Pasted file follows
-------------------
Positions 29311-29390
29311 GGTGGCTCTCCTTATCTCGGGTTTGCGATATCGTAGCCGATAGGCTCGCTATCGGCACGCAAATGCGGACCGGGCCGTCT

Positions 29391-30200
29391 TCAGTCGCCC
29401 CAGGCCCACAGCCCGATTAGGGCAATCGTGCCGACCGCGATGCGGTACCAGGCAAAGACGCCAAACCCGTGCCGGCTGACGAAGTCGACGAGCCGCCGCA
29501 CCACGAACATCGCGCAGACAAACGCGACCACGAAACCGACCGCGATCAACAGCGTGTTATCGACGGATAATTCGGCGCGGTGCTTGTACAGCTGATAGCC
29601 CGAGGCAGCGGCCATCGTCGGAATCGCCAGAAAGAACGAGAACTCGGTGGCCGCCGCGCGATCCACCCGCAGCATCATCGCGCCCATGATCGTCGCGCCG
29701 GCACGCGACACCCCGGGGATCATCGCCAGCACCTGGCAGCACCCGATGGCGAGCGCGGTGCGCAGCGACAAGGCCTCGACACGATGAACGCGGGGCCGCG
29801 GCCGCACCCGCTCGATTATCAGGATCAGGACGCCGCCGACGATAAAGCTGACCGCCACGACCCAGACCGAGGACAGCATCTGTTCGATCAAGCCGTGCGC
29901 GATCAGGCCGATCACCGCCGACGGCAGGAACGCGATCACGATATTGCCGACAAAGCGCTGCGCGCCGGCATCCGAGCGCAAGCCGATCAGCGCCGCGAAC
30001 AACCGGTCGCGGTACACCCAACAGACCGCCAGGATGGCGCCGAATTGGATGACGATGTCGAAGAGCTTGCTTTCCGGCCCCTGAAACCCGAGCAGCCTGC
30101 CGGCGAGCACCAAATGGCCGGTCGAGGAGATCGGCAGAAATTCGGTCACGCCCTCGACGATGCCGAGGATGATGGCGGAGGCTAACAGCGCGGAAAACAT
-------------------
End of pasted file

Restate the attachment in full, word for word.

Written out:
Positions 29311-29390
29311 GGTGGCTCTCCTTATCTCGGGTTTGCGATATCGTAGCCGATAGGCTCGCTATCGGCACGCAAATGCGGACCGGGCCGTCT

Positions 29391-30200
29391 TCAGTCGCCC
29401 CAGGCCCACAGCCCGATTAGGGCAATCGTGCCGACCGCGATGCGGTACCAGGCAAAGACGCCAAACCCGTGCCGGCTGACGAAGTCGACGAGCCGCCGCA
29501 CCACGAACATCGCGCAGACAAACGCGACCACGAAACCGACCGCGATCAACAGCGTGTTATCGACGGATAATTCGGCGCGGTGCTTGTACAGCTGATAGCC
29601 CGAGGCAGCGGCCATCGTCGGAATCGCCAGAAAGAACGAGAACTCGGTGGCCGCCGCGCGATCCACCCGCAGCATCATCGCGCCCATGATCGTCGCGCCG
29701 GCACGCGACACCCCGGGGATCATCGCCAGCACCTGGCAGCACCCGATGGCGAGCGCGGTGCGCAGCGACAAGGCCTCGACACGATGAACGCGGGGCCGCG
29801 GCCGCACCCGCTCGATTATCAGGATCAGGACGCCGCCGACGATAAAGCTGACCGCCACGACCCAGACCGAGGACAGCATCTGTTCGATCAAGCCGTGCGC
29901 GATCAGGCCGATCACCGCCGACGGCAGGAACGCGATCACGATATTGCCGACAAAGCGCTGCGCGCCGGCATCCGAGCGCAAGCCGATCAGCGCCGCGAAC
30001 AACCGGTCGCGGTACACCCAACAGACCGCCAGGATGGCGCCGAATTGGATGACGATGTCGAAGAGCTTGCTTTCCGGCCCCTGAAACCCGAGCAGCCTGC
30101 CGGCGAGCACCAAATGGCCGGTCGAGGAGATCGGCAGAAATTCGGTCACGCCCTCGACGATGCCGAGGATGATGGCGGAGGCTAACAGCGCGGAAAACAT